SOLD INTO EXTINCTION: Our Stain of Shame for Tasteless Trinkets and Fake Medicine

by Sep 30, 2014Uncategorised2 comments

It’s a trans-national business that funds terrorist organisations, fuels conflict in Africa, and poses environmental, development and security challenges. The illegal wildlife trade is also a lucrative business, generating an estimated USD$20 billion per year.

At the launch of the United for Wildlife “#WhoseSideAreYou” campaign, in June this year, HRH Duke of Cambridge said, “There are two thousand critically endangered species on the verge of being lost forever. It’s time to choose a side – between the endangered animals and the criminals who kill them for money. I am calling on people all around the world to tell us: whose side are you on?” 

Global March for Elephants and Rhinos

The answer will be loud and clear from the thousands of people in over 100 cities worldwide joining the Global March for Elephants and Rhinos (GMFER) on 4th October this year.  Dr Jane Goodall, founder of the Jane Goodall Institute and UN Messenger of Peace, has given her support to the march, saying, “We must join forces everywhere to stop the slaughter of elephants and rhinos. They feel pain, they know suffering. We must stop people from buying ivory.” Support has also been given by English actor Ricky Gervais: “How can we allow the extinction of 2 magnificent creatures for the sake of the some morons owning tasteless trinkets or trying fake medicine?” 

Also supporting the event, Joanna Lumley, OBE and Fellow of the Royal Geographical Society, says “If we stand by and watch the brutal extinction of rhino and elephant, the stain of shame on our human consciousness will never be forgiven or forgotten.” 

The organisers of the grass roots event to be held in Stellenbosch (meeting under the bridge in Merriman street) say that, “only a truly global response will stop our globally iconic species being sold into extinction. World Animal Day this year must focus on action – individuals, peoples, governments – all of us must act to end the vile trade in endangered species.” 

Officially acknowledged by United For Wildlife as an event that will raise awareness about the crisis facing the world’s wildlife, GMFER organisers hope the event will also help to reduce demand for endangered species ‘products’ and will be pushing for governments to ban all commercial trading of endangered wildlife and to put an end to wildlife trafficking.

“Individuals, and society as a whole, can choose to shun ivory, rhino horn, lion and tiger bones as commodities,” say event organisers, “but we need governments to play their part too, by increasing penalties for bribery, corruption and trafficking offenses, and by shutting down all retail outlets and ivory carving factories.” The Global March will also call on governments to publicly destroy their stockpiles of illegal wildlife products, to show “zero tolerance for illegal trading”.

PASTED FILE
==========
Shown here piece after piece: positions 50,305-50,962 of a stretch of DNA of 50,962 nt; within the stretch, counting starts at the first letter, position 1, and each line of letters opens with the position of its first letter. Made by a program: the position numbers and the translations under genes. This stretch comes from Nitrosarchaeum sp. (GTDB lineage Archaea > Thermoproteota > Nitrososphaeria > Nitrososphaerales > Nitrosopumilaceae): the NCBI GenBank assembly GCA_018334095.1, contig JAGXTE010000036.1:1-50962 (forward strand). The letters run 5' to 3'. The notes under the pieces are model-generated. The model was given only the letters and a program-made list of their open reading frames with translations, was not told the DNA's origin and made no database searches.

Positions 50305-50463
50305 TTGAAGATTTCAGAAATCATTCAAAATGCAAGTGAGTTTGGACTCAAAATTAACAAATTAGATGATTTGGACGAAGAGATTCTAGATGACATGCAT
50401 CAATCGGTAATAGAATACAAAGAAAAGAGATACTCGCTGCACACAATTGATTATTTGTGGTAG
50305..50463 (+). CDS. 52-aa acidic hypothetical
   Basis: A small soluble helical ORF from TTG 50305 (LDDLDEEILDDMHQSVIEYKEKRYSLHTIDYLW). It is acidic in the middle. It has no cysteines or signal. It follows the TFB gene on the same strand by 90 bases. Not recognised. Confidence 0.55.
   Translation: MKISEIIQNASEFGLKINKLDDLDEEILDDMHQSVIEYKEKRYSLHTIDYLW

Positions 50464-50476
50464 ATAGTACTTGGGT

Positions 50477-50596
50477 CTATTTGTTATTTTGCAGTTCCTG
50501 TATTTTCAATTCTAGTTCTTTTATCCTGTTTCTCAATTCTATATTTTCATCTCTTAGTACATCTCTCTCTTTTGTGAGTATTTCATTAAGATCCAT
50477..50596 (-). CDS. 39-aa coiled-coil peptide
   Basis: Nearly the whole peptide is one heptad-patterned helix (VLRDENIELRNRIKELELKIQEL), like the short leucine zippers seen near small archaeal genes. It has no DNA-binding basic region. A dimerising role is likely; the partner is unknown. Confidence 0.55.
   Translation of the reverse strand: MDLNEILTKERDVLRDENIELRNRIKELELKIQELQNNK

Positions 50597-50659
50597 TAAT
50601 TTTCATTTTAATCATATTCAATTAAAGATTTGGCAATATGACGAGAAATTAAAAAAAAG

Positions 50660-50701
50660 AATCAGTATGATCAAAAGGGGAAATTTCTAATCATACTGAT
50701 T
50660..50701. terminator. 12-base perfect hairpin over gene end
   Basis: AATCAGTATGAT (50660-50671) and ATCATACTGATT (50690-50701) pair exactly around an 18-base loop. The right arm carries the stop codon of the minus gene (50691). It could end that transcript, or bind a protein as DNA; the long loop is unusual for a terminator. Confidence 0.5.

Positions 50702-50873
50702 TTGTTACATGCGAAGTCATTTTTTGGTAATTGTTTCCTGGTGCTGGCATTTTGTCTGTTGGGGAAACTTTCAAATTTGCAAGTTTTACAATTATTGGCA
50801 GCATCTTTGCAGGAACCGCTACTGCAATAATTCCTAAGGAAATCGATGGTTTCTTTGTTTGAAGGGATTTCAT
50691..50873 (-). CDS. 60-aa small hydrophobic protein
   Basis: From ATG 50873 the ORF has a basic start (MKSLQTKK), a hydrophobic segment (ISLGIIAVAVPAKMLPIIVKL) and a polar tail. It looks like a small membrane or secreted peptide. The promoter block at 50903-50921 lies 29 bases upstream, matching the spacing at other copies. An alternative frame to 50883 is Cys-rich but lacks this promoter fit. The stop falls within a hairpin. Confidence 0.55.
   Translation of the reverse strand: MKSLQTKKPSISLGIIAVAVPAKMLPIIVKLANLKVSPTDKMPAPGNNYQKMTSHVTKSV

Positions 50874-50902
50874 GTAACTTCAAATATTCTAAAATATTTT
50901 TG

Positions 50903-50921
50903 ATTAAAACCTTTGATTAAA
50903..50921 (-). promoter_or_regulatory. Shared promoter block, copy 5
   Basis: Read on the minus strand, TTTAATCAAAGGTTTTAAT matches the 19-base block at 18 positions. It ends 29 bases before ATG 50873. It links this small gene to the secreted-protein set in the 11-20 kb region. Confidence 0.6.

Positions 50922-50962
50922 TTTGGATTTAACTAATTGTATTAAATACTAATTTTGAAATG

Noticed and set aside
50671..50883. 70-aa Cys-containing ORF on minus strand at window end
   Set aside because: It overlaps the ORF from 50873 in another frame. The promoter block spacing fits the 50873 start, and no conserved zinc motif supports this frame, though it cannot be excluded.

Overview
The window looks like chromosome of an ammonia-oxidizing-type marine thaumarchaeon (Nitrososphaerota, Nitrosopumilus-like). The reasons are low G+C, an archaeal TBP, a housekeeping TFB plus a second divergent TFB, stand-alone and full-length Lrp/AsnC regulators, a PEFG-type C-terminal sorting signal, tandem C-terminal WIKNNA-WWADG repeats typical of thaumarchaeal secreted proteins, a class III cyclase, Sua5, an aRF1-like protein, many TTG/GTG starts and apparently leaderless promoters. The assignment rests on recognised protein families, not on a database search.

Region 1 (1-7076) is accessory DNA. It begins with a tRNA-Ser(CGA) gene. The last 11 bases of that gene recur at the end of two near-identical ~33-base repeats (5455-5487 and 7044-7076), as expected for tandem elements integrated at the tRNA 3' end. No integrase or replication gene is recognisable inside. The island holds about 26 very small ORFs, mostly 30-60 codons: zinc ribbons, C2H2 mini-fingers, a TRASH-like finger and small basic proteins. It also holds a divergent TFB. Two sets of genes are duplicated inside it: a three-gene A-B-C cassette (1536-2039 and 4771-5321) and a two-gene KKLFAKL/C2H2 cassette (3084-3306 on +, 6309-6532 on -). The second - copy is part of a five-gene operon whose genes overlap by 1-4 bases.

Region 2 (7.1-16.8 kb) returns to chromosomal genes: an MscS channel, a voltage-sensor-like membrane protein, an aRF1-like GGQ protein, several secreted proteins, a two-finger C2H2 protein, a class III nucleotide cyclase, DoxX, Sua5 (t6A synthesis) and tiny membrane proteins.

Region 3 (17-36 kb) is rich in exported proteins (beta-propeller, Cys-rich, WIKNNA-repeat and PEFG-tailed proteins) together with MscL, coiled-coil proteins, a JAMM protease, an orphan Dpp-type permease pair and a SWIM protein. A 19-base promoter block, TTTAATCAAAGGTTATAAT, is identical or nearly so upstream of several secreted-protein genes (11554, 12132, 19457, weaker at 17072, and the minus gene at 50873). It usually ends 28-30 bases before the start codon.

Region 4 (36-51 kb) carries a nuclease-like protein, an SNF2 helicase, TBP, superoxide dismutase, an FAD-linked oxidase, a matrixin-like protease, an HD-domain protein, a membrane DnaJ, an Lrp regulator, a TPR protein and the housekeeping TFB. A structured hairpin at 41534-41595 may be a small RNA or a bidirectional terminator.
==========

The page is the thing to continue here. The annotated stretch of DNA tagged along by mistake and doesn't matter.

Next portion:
Elephant and Rhino Poaching

In Africa four elephants are illegally killed for their ivory every hour, and estimates are that between only 250,000 to 400,000 survive today.  Illegally killed for their horn, it is estimated that less than 22,000 African rhino now remain.  As for lions, more survive now in captivity, where they are bred to be shot by hunters, than roam in the wild.

Their path to extinction is very clear and the causes are well understood. “Ivory, rhino horn, lion and tiger bones continue to be sold to feed a relentless and growing demand, largely in Asia, where the body parts of these endangered animals are still viewed as highly sought after products,” explain the march organisers.  

The ivory and rhino horn trade is particularly cruel and gruesome – not only do poachers indiscriminately slaughter adults, babies or whole herds alike, but often hack off an elephant’s tusks or rhino’s horns while they are still alive.  “When it comes to choosing between saving the elephant, rhino and lion from extinction or slaughtering them for some mythical medicinal property or for an expensive carving, the choice is clear,” GMFER event organisers say. 

Don’t stand on the sideline, “Whose side are you on?” Find a march near you: 







  1. Natalie Mitchell

    Can’t be there in person, but I’m right there in spirit with everyone apposing elephant and rhino poaching… This needs to stop now before it’s too late and we sit back with parts of our souls missing. It is a crime against humanity

  2. Nejib Chabbi

    It is sad to know that some of our technological advances have been detrimental to the survival of other species. We cannot put all the blame on poachers as they see in killing animals as a way of improving they living standards.
    The blame should be directed at few supposedly advanced countries still believing in primeval practices.
    All governments should also be blamed for not acting and imposing stricter sanctions.
    We should voice our concerns and speak up for our wildlife